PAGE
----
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Consequences of leaf-cutting ants on plant fitness: integrating negative effects of herbivory and positive effects from soil improvement
- Farji-Brener, A. G., Tadey, M.
- Insectes sociaux 2017 v.64 no.1 pp. 45-54
- Formicidae, ant nests, defoliation, flowers, foraging, fruits, greenhouse experimentation, habitats, herbivores, leaf-cutting ants, life cycle assessment, models, nutrient content, path analysis, plant response, social insects, soil, soil nutrients, solid wastes, water stress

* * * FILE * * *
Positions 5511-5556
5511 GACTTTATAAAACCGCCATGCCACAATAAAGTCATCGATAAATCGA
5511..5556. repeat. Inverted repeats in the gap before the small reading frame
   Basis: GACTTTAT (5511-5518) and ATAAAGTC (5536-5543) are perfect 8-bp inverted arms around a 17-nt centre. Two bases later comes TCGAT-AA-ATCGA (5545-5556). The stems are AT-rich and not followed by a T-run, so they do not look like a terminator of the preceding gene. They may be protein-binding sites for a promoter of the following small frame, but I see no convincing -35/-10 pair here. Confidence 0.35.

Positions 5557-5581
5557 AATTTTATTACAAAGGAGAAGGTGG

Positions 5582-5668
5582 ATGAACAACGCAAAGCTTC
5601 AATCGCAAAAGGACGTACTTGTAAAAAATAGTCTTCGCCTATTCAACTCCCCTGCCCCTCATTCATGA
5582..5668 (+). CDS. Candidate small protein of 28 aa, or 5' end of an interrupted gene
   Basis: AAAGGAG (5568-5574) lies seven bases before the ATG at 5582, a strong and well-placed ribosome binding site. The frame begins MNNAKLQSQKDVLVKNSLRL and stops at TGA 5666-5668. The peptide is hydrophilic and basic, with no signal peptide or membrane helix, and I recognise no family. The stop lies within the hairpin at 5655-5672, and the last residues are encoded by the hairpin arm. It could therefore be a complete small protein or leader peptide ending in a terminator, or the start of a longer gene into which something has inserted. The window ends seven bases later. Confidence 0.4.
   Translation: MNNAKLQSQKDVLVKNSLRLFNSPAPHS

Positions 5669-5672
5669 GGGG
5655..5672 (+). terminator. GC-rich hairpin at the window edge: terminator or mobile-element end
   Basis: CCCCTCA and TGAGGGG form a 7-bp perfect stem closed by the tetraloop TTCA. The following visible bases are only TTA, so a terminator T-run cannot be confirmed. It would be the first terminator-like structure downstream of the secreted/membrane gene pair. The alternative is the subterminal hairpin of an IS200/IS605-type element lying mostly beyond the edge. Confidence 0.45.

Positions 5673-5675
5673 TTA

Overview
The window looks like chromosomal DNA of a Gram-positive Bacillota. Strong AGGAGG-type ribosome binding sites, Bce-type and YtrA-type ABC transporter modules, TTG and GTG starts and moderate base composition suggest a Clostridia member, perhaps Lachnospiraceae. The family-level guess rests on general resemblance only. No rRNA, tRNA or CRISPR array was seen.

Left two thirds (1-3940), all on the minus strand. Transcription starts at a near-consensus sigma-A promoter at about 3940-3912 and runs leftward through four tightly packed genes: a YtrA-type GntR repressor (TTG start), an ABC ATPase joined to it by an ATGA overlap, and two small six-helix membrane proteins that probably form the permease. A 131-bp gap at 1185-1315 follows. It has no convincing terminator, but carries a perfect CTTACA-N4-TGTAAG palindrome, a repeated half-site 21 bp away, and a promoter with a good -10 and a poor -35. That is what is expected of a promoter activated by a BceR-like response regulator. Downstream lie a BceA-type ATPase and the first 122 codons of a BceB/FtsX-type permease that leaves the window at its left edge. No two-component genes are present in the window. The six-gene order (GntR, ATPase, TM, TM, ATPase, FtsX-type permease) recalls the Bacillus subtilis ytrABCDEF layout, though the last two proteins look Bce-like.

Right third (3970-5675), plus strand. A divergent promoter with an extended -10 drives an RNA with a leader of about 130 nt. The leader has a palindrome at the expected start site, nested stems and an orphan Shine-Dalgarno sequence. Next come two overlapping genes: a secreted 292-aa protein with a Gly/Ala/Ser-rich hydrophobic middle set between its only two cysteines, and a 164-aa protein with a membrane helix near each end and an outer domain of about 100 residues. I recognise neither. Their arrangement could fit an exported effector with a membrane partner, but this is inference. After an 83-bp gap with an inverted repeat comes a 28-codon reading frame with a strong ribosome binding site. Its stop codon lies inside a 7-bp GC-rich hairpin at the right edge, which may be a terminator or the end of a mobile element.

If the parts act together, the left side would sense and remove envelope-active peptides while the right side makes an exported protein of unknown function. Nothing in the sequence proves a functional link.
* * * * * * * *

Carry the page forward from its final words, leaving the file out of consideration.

- A better understanding of plant–herbivore relationships should integrate negative and positive effects of consumers on plant fitness. We studied the effect of a major insect herbivore (leaf-cutting ants, LCA) on plant fitness in several species of Monte Desert, assessing both the direct negative effect of ant defoliation and the indirect positive role of ants as soil improvers. To estimate the negative and positive effects on plants, we sampled 7000 plant fragments carried by the ants and analyzed the nutrient contents of refuse dumps in 15 ant nests. We estimated plant fitness measuring ~10,000 flowers and ~3600 fruits of 122 individuals from 7 of the most common plant species within the ant foraging area. First, we compared the fitness between plants growing on the nutrient-rich refuse dumps and co-specifics on adjacent non-nest soils. Second, using hierarchical confirmatory path analysis model, we analyzed how herbivory and nutrient content of refuse dumps affected plant fitness. We found that the fitness of plants growing on refuse dumps (a) was similar than those growing on adjacent non-nest soils, and (b) was unaffected by ant harvesting or by increments in nutrient content in a consistent way. In this dry habitat, the effect of LCA on plant fitness was complex and species-dependent. To explain this pattern, we discuss the role of plant compensation to foliar damage, the limited plant response to soil nutrients due to water stress and the potential high abundance plant consumers on ant refuse dumps. Our results illustrate the complexity of herbivore-plant interactions emphasizing the need of measuring direct and indirect effects of herbivory in field conditions to validate greenhouse experiments.